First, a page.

A stressful schedule can combine with other factors to hurt a person’s health. If a person has other major stresses in life, such as a bad marriage or a loved one with a chronic illness, a demanding work schedule certainly won’t help the situation. If a worker has poor health habits, such as using too much alcohol or tobacco, it will be more difficult to change those habits under the stress of the work schedule. 

Improving shiftwork schedules

A well-designed work schedule can improve health and safety, worker satisfaction and productivity. Therefore, a good work schedule is an advantage for both the organization and the worker. Shown below are some possibilities that the organization could consider to improve a shiftwork schedule. It is recommended that any work schedule change should first be temporary and evaluated carefully. The benefits of the change must outweigh the possible negative aspects.

Plan some free weekends: If a seven-days-per-week schedule is required, allow one or two full weekends off each month. Loss of contact with friends and family is a major problem for shiftworkers, and weekends are the best time to meet family and friends who are on a day schedule. 

Avoid several days of work followed by four- to seven-day “mini-vacations”: Working several days in a row followed by several days off can be very fatiguing. For example, some schedules require 10 to 14 days of work followed by five to seven days off. Frequent “mini-vacations” are well liked by some workers, especially younger ones. However, older workers find it difficult to sufficiently recover during the mini-vacations before they return to another long spell of work. 

Consider different lengths for shifts: Try adjusting shift length to the workload. Heavy physical or mental work or monotonous boring work is especially difficult at night. Maybe night shifts could be shorter. If possible, move heavy work to shorter shifts and lighter work to longer shifts.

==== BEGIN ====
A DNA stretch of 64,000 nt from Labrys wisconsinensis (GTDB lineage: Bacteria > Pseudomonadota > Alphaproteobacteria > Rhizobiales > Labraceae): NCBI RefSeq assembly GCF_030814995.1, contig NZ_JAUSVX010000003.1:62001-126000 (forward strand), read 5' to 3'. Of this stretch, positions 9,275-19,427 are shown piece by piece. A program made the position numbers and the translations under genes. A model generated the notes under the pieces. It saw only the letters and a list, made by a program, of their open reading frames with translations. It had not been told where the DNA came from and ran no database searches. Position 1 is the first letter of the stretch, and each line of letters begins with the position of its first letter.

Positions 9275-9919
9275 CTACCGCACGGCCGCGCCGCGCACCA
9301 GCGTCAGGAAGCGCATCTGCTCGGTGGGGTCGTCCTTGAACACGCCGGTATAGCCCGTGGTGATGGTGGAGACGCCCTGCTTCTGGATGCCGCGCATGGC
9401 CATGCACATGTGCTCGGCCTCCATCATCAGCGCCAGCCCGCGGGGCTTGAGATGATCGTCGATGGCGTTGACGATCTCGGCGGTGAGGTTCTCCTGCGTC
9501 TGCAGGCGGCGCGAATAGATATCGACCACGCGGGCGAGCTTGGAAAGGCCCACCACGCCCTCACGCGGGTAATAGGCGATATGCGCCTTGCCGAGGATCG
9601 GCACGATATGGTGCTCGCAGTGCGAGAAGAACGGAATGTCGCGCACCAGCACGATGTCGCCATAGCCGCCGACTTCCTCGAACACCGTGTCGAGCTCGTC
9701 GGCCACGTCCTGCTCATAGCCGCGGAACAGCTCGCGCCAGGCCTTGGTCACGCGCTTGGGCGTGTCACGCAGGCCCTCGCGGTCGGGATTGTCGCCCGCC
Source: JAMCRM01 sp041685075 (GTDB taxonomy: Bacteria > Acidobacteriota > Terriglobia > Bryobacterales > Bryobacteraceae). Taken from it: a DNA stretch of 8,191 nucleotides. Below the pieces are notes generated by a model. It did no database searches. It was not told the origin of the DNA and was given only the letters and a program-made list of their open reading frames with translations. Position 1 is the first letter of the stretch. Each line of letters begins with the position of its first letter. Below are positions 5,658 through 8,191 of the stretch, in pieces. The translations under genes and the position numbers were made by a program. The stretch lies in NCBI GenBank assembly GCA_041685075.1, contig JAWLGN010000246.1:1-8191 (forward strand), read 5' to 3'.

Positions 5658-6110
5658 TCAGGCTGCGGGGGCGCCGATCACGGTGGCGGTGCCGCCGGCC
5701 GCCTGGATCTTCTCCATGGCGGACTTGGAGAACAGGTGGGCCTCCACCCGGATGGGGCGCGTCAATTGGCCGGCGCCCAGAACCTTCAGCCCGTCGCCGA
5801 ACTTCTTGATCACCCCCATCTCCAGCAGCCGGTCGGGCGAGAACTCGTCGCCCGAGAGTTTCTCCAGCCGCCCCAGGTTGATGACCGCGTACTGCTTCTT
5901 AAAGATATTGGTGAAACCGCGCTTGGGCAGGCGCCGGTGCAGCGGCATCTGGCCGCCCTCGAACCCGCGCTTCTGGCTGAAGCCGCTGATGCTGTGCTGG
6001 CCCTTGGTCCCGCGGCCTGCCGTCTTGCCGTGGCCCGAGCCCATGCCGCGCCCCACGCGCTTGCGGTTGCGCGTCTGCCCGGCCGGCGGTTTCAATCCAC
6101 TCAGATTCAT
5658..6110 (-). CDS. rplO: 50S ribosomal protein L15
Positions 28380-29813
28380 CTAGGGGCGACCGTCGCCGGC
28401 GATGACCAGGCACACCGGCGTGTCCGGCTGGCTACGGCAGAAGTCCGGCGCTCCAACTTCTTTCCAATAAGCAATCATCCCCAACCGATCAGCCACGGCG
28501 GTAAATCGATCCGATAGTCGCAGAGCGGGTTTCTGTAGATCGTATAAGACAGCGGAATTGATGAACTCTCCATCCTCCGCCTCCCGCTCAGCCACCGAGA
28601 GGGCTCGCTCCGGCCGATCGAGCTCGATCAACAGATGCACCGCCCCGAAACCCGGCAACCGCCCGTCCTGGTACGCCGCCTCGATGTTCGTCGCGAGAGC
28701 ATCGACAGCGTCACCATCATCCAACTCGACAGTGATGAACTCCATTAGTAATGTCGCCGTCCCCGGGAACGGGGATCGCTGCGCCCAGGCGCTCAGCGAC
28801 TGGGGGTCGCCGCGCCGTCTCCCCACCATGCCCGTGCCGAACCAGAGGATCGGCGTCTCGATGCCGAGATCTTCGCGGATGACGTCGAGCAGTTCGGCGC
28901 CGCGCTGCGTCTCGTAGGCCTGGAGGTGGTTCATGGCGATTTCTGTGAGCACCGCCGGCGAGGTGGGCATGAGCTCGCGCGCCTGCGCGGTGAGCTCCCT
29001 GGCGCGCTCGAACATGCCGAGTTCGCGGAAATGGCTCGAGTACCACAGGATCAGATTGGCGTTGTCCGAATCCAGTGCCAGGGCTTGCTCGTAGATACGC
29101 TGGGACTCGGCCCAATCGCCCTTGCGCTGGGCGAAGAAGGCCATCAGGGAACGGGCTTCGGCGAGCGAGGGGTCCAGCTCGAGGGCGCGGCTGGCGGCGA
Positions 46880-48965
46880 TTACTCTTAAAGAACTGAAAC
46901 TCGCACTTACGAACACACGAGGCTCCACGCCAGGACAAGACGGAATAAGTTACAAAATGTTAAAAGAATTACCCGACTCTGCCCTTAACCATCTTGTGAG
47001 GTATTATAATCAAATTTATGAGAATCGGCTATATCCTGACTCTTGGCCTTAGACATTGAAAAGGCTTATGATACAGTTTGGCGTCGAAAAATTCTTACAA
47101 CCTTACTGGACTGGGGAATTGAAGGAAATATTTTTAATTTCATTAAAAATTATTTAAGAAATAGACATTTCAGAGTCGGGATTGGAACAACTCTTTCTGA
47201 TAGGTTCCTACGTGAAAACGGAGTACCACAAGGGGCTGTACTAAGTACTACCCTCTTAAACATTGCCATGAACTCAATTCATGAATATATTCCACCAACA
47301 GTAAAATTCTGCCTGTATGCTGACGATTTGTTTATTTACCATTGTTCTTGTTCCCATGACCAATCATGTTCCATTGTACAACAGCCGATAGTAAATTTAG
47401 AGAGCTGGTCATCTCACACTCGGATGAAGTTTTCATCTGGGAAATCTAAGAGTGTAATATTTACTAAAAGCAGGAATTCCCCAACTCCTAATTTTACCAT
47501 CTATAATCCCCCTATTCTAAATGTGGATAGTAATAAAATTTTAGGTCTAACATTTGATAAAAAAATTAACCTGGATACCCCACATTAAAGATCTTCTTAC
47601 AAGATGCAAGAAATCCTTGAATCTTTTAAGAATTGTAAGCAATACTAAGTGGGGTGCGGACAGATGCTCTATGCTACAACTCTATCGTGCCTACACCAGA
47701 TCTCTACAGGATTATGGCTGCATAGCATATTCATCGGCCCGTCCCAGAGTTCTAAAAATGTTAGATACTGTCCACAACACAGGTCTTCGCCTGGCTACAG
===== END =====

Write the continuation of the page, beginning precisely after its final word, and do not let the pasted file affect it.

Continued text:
Examine start-end times: Flexible start-end times, or “flextime,” can be useful for those with childcare needs or a long commute time. Consider moving shift start-end times away from rush hour. Workers should know their schedule well ahead of time, so they can plan their rest, childcare and contact with family and friends. 

Examine rest breaks: Sometimes the standard lunch and coffee break are not enough to recover from fatigue. In jobs requiring repetitive physical work, brief rest breaks each hour seem to be best for recovery from muscle fatigue.

Access to health care and counselling: Often, going to one’s health clinic
or to personal or marriage counselling is not possible in the evening or at night. Expanded access to these services will help improve shiftworkers’ physical and mental health and boost morale. 

Social programs: Making a little extra effort at organizing get-togethers, hobby clubs, or sports and game activities can lessen the feeling of isolation workers may have. There is no special reason for these activities to take place only in the day or evening. For example, nighttime or early morning bowling leagues are available in some places. 

This article is excerpted from a longer piece published by the Centers for Disease Control and Prevention titled “Plain Language about Shiftwork.” For more information or to read the complete article, visit